Jan. 17, 2011, 8:37 a.m.
posted by sorhed
Take Great Pictures with Your Palm
A camera phone doesn't have the resolution of a film camera or a regular digital camera. If you are planning on taking a lot of pictures, then you probably have a real camera with you. So that implies that camera phone pictures are going to happen on the spur of the moment. Understanding this is the key to getting good pictures. You need to develop the habits of watching for good photo opportunities and remembering that you always have your camera phone with you.
With that attitude in mind, here are some tips.
A shot is more interesting if it is framed. A person leaning against the support of a bridge is more interesting if you use the support as one edge of the picture. Frames are strong vertical or horizontal lines. Look for natural framesbuildings, trees, poles, or mountains. If your device supports it, zoom in or out to improve the framing.
Movement is good and not usually something that you can set up for. Being quick with your phone can catch an action shot that you might not be able to get with a film camera.
If you have the time, snap off three slightly different shots of the same scene. Change your angle, view, framing, or zoom. With a digital camera, you can review the shots when you have a moment and just keep the best.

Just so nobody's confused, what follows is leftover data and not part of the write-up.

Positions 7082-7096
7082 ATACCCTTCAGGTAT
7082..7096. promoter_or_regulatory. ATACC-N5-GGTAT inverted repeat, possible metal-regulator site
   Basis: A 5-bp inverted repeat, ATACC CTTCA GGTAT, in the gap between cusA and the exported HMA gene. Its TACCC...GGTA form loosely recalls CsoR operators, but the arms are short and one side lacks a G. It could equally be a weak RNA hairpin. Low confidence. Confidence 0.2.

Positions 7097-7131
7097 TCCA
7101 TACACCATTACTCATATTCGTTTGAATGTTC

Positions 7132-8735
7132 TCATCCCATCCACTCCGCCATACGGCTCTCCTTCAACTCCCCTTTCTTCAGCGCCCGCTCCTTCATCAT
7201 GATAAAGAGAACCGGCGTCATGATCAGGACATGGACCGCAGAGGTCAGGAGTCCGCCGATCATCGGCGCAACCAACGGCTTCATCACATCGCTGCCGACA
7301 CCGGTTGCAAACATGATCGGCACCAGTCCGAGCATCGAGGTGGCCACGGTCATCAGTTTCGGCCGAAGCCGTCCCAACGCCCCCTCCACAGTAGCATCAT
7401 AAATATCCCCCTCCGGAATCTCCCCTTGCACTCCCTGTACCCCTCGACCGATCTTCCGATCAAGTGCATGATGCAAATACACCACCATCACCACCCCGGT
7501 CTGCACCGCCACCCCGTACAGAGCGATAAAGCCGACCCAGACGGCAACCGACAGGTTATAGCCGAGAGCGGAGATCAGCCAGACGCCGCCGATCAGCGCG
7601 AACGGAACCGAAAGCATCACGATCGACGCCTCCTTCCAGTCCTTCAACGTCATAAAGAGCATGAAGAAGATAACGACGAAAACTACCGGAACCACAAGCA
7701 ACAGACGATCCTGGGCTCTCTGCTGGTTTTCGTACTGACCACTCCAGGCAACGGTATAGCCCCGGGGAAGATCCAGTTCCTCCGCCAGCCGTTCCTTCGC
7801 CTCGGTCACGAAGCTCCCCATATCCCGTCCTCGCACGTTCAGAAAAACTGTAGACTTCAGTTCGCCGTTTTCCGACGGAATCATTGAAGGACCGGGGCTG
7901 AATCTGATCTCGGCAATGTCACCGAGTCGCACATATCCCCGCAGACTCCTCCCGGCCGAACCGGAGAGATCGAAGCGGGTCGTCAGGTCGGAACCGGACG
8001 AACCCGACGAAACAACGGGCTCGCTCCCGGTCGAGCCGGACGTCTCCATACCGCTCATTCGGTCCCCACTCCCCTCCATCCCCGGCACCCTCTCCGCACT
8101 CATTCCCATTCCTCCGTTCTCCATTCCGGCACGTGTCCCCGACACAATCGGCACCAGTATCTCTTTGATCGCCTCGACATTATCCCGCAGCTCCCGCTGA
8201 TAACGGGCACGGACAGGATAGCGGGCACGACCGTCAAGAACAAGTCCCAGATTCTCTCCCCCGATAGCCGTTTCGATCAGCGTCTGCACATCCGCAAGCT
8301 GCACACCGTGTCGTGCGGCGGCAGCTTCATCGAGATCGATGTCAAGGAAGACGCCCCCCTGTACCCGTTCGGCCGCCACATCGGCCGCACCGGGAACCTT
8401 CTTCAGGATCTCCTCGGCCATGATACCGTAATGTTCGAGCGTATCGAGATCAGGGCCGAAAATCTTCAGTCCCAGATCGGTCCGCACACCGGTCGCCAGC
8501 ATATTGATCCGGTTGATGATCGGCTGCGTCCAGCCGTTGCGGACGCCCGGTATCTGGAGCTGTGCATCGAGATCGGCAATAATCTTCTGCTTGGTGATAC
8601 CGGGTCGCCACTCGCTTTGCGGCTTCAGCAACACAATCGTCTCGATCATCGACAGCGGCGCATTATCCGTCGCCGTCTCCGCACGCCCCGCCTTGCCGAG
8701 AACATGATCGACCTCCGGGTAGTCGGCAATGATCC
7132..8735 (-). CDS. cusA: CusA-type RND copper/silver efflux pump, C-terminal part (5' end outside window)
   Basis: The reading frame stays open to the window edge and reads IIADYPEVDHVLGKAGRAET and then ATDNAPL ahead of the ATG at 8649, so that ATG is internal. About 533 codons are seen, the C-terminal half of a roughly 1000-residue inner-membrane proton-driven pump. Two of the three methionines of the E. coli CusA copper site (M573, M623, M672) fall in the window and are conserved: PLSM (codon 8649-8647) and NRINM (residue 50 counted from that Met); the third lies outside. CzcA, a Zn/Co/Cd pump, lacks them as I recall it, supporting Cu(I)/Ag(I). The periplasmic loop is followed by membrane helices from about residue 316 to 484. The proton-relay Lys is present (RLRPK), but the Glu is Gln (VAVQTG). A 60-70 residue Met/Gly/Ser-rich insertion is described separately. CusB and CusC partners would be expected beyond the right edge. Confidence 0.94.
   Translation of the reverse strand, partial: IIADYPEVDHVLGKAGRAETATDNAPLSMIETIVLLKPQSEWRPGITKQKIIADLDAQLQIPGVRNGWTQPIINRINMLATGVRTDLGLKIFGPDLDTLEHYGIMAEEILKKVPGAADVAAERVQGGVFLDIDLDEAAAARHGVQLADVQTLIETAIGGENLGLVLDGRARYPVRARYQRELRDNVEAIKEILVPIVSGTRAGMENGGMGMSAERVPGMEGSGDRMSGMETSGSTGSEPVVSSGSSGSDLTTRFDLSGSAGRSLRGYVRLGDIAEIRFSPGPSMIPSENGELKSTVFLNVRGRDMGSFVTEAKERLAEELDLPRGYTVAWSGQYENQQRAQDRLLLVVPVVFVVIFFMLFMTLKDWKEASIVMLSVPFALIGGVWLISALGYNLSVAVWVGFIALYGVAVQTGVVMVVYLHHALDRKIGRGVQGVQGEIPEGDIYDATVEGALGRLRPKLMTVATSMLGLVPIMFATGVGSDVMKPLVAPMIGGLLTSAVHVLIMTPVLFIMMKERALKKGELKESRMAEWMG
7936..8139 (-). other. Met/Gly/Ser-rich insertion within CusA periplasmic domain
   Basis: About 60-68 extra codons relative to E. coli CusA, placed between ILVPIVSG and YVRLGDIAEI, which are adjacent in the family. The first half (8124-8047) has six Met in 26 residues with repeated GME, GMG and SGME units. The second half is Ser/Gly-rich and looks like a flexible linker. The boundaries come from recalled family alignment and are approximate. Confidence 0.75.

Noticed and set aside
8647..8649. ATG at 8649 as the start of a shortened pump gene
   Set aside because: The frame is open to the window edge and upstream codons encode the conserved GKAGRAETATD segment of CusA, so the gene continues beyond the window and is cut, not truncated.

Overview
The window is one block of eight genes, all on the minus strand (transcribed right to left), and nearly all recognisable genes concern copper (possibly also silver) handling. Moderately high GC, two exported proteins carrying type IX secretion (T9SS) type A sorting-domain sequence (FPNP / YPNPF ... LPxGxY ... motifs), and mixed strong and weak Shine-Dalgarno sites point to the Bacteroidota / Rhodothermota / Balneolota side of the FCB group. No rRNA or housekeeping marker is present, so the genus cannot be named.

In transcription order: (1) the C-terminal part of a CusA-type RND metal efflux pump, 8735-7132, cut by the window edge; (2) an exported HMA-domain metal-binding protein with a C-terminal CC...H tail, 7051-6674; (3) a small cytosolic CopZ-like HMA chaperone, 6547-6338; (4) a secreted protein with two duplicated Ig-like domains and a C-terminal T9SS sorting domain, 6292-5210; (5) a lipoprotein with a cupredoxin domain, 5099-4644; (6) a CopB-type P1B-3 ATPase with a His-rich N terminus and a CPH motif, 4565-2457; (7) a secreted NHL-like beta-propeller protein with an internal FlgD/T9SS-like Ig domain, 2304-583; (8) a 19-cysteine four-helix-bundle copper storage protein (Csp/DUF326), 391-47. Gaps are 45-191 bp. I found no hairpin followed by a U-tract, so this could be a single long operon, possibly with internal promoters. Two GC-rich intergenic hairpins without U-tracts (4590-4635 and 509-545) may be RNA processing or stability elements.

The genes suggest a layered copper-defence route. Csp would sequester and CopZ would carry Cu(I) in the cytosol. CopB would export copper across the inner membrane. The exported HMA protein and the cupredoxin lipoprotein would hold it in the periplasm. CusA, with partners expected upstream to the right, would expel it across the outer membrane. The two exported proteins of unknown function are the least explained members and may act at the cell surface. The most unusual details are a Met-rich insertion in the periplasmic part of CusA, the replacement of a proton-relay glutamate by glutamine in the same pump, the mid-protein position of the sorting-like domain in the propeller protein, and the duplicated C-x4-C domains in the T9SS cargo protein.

Change Your view
Want an unusual shot? Try climbing up and shooting down from a slight angle. Or lie down on the ground and aim up at the scene. Different angles can create interesting pictures. You can also try moving in for an extreme close-up.
Sometimes glare can be a problem. If you tilt your Palm device forward or backward slightly, then sometimes you can get the glare to go away. A very slight angle can make a big difference in removing glare without noticeably altering the picture you want to take. If tilting the camera doesn't work, then you may have to settle for taking the picture from a different angle.
Hacking the Hack
Frustrated by the limited resolution of your camera? You can take multiple pictures to increase the resolution of your camera. You can take a series of pictures panning left to right and stitch them together with an ordinary graphics program. There are also specialized programs for creating panoramic pictures out of a series of shots. One open-source example is Hugin (http://hugin.sourceforge.net) which is a graphical front end for the open-source program Panorama Tools (http://www.path.unimelb.edu.au/~dersch/). You can see Hugin in action in Figure. You can see what a typical output image looks like in Figure.
Even if you can't take perfect pictures every time, you can sometimes clean up your mistakes. If you're on a Mac, Apple's iPhoto has some decent photo touch-up features. Mac, Windows, and Linux users can also use the GIMP (http://www.gimp.org) to do extensive work with photos.
For more information on taking great photos, see Digital Photography Hacks (O'Reilly, 2004) and Digital Photography: Expert Techniques (O'Reilly, 2004). For specific information on panoramic photos, see Assembling Panoramic Photos (O'Reilly, 2005).